So, how was I going to get the chain to clear the chain stay and a lower profile? I started thinking about using a frame with a really large rear drop out that would let me drill out a new bolt location - allowing me to bolt on the frame lower to the kit. I was thinking something like a pedal forward design frame that would let me set the saddle low, like an Electra Townie or similar... but I did not want to pay a Townie price. They seem to be going for $450 and considerably higher on local CL.

As if divine providence was at work, a couple days later there was a kind of funky looking Electra Cruiser on my local CL for $150. This looks very much like a Townie but has a curved second top tube - sorry, I forget the nomenclature.

cruiser.JPG


What I noticed about this bike was that the rear dropout was a large tear drop shape, with lots of flat metal besides the factory axle mounting hole and a fender mounting hole higher up and further back on the drop out.

I drilled out the fender mount hole to the size of the bolts that would normally attach the frame to the kit at the rear axle drop out slot, and bolted the frame to the kit through those holes. This had the effect of lowering the bike frame, allowing chain stay clearance, and slightly lengthening the overall tricycle. This also required me to use a longer chain, pieced together from two retail packaged chains.

I installed a basic Microshift derailleur and shifter, ran the cables, set up the mechanical disc brakes, and installed a new Electra "vintage" head tube badge. I created a rear basket by cutting down a plastic milk crate. I installed an EBikeKits geared front hub motor, battery, and cabling. When I opened the shipment from EBikeKits I discovered that they failed to ship me the LCD dashboard controller. A quick email to them, and they quickly responded saying they'd ship the missing part immediately, no questions asked. (I've used EBikeKits for about 5 e bikes and trikes now, they are great to deal with and sell great kits.)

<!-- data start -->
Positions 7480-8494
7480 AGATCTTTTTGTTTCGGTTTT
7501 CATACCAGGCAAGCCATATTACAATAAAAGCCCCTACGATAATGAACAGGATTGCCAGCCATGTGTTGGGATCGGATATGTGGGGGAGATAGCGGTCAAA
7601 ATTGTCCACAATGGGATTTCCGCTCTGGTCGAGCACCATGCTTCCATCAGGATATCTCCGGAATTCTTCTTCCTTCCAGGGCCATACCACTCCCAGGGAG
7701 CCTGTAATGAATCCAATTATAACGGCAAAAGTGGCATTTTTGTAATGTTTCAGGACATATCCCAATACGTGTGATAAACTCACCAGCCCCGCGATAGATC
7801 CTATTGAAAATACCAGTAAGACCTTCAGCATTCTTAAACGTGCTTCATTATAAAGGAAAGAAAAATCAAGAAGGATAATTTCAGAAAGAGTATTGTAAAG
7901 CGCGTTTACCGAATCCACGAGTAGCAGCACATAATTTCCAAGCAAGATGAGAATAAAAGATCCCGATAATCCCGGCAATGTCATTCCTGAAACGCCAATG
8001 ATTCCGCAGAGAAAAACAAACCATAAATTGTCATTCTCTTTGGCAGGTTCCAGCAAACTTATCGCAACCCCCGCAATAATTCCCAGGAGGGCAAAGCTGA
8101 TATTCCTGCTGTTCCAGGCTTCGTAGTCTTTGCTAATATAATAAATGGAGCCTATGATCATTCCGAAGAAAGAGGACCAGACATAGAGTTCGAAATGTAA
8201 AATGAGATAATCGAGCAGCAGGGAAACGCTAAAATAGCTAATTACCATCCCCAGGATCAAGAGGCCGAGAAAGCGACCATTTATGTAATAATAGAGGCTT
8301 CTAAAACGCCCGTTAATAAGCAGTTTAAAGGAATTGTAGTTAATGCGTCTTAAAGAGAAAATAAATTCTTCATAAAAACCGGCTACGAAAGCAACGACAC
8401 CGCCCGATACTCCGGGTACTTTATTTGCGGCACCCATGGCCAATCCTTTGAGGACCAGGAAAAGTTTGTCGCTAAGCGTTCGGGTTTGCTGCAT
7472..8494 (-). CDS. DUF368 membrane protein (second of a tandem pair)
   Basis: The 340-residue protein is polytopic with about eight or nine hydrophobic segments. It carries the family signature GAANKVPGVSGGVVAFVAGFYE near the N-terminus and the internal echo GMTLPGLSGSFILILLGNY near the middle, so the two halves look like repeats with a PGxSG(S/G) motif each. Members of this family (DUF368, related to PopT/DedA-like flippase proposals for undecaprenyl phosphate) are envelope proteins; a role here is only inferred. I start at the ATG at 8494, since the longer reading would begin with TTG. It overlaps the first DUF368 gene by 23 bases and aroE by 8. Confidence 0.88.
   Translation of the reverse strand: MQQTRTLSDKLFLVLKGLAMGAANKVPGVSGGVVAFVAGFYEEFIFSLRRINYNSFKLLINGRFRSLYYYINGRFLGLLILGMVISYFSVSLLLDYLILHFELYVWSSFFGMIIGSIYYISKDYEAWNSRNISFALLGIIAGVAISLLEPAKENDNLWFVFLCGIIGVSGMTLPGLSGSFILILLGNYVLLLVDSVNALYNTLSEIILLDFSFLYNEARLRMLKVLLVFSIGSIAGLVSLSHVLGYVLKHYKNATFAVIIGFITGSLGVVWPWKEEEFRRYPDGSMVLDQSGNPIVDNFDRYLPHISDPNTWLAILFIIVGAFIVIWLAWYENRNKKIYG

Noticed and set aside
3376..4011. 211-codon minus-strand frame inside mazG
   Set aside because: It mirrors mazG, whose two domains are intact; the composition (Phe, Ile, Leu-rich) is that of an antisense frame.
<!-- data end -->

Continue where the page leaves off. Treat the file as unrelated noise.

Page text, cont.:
I've got the trike rideable now, although some of the cables are just hanging loose awaiting the final part. It looks monstrous next to my wife's Worksman 20 inch trike, but it's a nice fit for me. I used a lever operated dropper seat post so I can raise and lower the seat according to terrain and use. If I'm tooling along full speed under battery power I'll want the saddle low. If I'm pedaling hard of fairly flat pavement I'll want it high.
 
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Okay, progress photos...

1.jpg

Here's my trike alongside my wife's Worksman.

2.jpg


I still have some hanging cables as I wait for the last part, the LCD controller, to arrive. Once I have that, I'll finalize the cable runs and secure the loose stuff.

5.jpg
 
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3.jpg
4b.png


It can be hard to see black on black items, so I outlined the right rear end of the Electra frame to make it easier to discern frame from axle kit.

This is where I drilled out the long tear drop shaped drop out to lower the bike frame and stretch the overall assembly slightly.